Court re­serves judg­ment in suit seek­ing to va­cate IPOB’S pro­scrip­tion

The Guardian (Nigeria) - - NEWS - From Brid­get Chiedu Onochie, Abuja

JUS­TICE Ab­dul Ka­farati of the Fed­eral High Court yes­ter­day re­served rul­ing in the suit by the In­dige­nous Peo­ple of Bi­afra (IPOB) to va­cate its pro­scrip­tion or­der.

Ka­farati re­served the judg­ment till Jan­uary 17, 2017 af­ter the So­lic­i­tor Gen­eral of the Fed­er­a­tion, Dayo Apata and coun­sel to the IPOB, Ifeanyi Ejio­for, adopted their briefs of ar­gu­ment.

Ejio­for had urged the court to va­cate the or­der on the ground that the process fol­lowed in ar­riv­ing at the pro­scrip­tion was de­fec­tive. He said the Ter­ror­ist Act was ex­plicit and spe­cific on who can give ap­proval for an or­gan­i­sa­tion to be so pro­scribed.

Ac­cord­ing to the coun­sel, Pres­i­dent Muham­madu Buhari, whom the Act specif­i­cally em­pow­ered to ap­prove the pro­scrip­tion or­der, did not give his ap­proval as re­quired by the law.

He noted that the let­ter writ­ten by the at­tor­ney gen­eral of the fed­er­a­tion to the pres­i­dent did not amount to ap­proval.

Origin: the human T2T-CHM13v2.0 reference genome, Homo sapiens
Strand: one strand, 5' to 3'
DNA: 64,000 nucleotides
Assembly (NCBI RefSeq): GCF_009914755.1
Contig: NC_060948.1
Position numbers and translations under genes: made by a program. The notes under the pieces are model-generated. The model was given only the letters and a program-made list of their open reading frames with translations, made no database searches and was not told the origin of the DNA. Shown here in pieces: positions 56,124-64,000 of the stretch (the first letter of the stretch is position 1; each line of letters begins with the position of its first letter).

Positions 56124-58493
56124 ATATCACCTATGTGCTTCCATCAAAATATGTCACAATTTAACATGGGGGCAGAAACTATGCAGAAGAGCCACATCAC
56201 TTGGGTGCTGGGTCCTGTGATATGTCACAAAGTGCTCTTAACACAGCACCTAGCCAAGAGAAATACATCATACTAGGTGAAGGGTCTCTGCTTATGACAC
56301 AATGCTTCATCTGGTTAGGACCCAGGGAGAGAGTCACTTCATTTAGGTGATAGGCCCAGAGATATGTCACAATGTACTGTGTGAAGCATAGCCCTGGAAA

The coun­sel added that the let­ter by the Chief of Staff to the Pres­i­dent, Abba Kyari, which con­veyed the ap­proval as the duty of the pres­i­dent couldn’t be del­e­gated un­der the Act.

“The or­der of the court did not com­ply with the pro­cesses of Sec­tion 40 of the Ter­ror­ist Act, which de­fined the of­fice of the Pres­i­dent and all ac­tions that are to be taken by him un­der the Act. In the in­stant case, no ap­proval was given by the pres­i­dent,” Ejio­for ar­gued.

He fur­ther stated that the IPOB has never en­gaged in any ter­ror­ist ac­tiv­ity, and that pro­ces­sions and ral­lies that it en­gaged in were not ter­ror­ism.

Ejio­for ex­plained that IPOB was reg­is­tered in England, In­dia and sev­eral other coun­tries, adding that its mem­bers have the right to self-de­ter­mi­na­tion un­der the United Na­tions Char­ter.

The coun­sel, how­ever, de­nied the claim by the so­lic­i­tor gen­eral, that a Turk­ish na­tional linked IPOB with the im­por­ta­tion of arms into the coun­try.

In his ar­gu­ment, Apata op­posed the ap­pli­ca­tion in the in­ter­est of jus­tice, pub­lic peace, con­sti­tu­tional or­der, ter­ri­to­rial in­tegrity and na­tional se­cu­rity.

Gov­er­nor of Niger State, Abubakar Sani Bello (left), Min­is­ter of De­fence, Col. Mansur Dan Ali, and the Emir of Borgu, Mo­ham­mad Sani Haliru Dan­toro, dur­ing a visit by the state’s in­di­genes to the min­is­ter in his of­fice, in Abuja…yes­ter­day

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